Sabata review by Pete R.

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During the heydey of the Spaghetti Western, Lee Van Cleef was one of the biggest stars of the genre. With Sabata, Van Cleef was given a role more similar to that of Clint Eastwood in Leone's Dollars films and what audiences got was a highly entertaining and interesting take on the usual Western story. Director Gianfranco Parolini aka Frank Kramer injected this film with a whole rogues gallery of offbeat Western characters. He also was known to add lots of James Bond-esque gadgetry and acrobatics to his films (see the macaroni combat film Five For Hell).

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We first meet Sabata after he rides into the town of Dougherty. Meanwhile, a group of thieves are robbing the town bank, making off with the huge metal safe containing $100,000 that they expertly extract by laying down a dolly track with a special pully and sliding the safe right into their wagon. A more streamlined version of the safe heist in For A Few Dollars More, you could say. Sabata walks into the local saloon where a party is going on and this is where we get our first look at his super-precise aim as he throws a coin into the slot of an electric piano. This guy is good! An old aquaintance of Sabata soon shows up. His name is Banjo (William Berger) a sort of wise cracking Terence Hill type character mixed with Harmonica from Once Upon A Time In The West. He's a great foil for Van Cleef in this film.

Sabata meets two other characters in town that he takes a liking to: a comical fat guy named Carrincho (Ignazio Spalla) and an acrobatic mute named Alleycat (Nick Jordan) and they become his cohorts. While on the outskirts of town, Sabata manages to hijack the safe back from the robbers (now incognito as Union soldiers) who are a group of acrobats called The Virginian Brothers. Sabata brings the money back to town and is offered a reward of $5,000. What everyone in town doesn't know is that the respected town officials, Stengel (Franco Ressel) and Judge O'Hara (Gianni Rizzo) are behind the actual robbery and Sabata just ruined their plans to buy a large portion of land that will be set aside for the new train coming through. After finally discovering this information, Sabata, Carrincho and Alleycat work together to blackmail Stengel and his army to get the money back. Banjo on the other hand has his own priorities and his actions throw a wrench into the works.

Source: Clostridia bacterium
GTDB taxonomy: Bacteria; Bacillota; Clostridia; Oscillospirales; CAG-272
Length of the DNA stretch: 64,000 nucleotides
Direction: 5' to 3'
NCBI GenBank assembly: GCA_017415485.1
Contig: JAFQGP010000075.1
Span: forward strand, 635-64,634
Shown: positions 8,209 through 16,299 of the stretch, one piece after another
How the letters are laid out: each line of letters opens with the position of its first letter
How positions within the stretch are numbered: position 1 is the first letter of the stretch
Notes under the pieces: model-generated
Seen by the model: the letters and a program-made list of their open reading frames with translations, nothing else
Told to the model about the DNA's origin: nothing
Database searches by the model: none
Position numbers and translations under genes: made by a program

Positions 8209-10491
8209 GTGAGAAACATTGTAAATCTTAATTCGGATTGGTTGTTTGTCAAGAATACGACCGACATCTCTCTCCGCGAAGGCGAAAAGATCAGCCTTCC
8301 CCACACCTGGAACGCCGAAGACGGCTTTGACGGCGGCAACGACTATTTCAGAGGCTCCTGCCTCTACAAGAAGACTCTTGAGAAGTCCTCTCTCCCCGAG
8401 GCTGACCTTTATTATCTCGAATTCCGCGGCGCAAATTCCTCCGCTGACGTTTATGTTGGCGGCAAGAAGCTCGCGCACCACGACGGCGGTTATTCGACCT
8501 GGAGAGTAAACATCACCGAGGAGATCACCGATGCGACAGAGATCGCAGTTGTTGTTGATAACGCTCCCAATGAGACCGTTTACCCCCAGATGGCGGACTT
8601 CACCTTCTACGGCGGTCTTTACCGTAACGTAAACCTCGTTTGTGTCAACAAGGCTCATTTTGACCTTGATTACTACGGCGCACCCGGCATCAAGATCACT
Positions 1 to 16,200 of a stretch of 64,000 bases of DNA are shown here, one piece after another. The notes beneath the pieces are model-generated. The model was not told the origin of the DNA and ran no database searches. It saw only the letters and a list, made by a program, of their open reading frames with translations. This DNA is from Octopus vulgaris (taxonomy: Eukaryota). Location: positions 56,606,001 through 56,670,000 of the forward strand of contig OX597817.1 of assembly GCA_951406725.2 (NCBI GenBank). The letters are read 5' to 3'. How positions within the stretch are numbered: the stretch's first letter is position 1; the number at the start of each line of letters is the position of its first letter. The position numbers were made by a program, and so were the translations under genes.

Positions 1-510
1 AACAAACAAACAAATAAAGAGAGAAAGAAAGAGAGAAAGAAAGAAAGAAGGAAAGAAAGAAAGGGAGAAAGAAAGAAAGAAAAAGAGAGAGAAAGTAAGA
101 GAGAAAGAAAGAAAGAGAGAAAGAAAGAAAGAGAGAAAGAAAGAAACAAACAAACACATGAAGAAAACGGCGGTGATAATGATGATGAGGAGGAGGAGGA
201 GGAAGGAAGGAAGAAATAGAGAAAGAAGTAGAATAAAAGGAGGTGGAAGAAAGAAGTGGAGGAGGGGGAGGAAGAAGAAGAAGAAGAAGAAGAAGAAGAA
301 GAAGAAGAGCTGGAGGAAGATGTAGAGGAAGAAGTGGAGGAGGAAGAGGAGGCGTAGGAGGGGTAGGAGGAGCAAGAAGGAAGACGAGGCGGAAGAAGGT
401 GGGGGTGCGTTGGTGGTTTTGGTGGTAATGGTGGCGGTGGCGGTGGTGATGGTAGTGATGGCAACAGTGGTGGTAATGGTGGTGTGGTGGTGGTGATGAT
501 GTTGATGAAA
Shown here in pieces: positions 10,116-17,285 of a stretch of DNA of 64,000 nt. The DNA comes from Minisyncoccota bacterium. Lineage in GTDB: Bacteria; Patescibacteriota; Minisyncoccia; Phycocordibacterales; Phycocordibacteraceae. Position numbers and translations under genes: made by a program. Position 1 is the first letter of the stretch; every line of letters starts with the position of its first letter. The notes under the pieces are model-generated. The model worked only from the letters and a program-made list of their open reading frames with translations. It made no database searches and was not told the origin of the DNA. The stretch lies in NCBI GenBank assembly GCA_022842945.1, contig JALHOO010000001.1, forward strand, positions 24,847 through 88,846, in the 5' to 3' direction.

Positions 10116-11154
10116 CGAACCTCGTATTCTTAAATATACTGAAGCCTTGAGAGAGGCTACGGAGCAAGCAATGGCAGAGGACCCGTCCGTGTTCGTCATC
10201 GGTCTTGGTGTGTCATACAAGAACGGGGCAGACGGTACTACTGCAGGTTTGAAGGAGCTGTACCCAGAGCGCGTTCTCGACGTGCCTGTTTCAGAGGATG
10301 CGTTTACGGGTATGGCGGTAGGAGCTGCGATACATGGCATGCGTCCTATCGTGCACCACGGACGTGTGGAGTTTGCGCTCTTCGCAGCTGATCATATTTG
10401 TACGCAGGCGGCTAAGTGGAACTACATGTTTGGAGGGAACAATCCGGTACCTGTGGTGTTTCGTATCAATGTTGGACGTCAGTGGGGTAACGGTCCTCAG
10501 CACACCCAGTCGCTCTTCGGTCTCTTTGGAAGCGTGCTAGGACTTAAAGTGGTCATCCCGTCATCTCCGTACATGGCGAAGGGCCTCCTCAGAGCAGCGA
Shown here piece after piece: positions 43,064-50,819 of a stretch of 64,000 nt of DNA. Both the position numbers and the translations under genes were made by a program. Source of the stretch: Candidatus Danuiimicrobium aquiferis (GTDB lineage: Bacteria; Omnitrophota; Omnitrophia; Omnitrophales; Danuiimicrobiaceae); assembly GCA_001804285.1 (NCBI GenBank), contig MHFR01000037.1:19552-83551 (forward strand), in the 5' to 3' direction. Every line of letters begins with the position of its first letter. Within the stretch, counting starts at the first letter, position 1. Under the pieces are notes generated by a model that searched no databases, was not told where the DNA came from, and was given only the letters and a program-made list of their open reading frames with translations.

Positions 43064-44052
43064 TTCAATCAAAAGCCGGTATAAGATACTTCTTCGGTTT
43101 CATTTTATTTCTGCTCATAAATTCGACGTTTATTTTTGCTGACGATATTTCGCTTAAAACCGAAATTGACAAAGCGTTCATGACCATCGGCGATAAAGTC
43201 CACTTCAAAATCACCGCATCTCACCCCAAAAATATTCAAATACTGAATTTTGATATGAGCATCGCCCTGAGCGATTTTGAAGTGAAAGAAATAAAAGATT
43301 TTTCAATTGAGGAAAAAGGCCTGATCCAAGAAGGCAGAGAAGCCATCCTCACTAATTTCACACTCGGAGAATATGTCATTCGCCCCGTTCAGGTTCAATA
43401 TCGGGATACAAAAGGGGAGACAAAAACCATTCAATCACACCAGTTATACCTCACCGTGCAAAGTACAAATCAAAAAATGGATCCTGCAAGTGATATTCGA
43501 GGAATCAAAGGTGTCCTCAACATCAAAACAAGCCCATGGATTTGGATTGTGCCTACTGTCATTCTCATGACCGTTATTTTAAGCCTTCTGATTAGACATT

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This film has several incredibly cool sequences including a standoff between Banjo and five men. This is where we are introduced to the "banjo gun". You can see this particular idea show up again in Robert Rodriguez's Desperado and Once Upon A Time In Mexico in which machine guns are hidden inside guitar cases. The acrobatic aspect in this film is really interesting because Parolini uses the character of Alleycat to bounce and jump from building to building. The final battle with Sabata, Carrincho and Alleycat Vs. Stengel at his compound is literally explosive!!

Sabata is one of my personal favorite Spaghetti Westerns because it is filled with really interesting and colorful characters and I think Parolini's twists on this already offbeat genre are fresh and fun. Composer Marcello Giamibini's score for Sabata is no doubt influenced by Morricone's work, but it still has a unique flavor that genre fans will appreciate. I feel the Italian Westerns were every bit as exciting and entertaining as the Hollywood Westerns and Sabata is a perfect example of them at their best.

Pete R.

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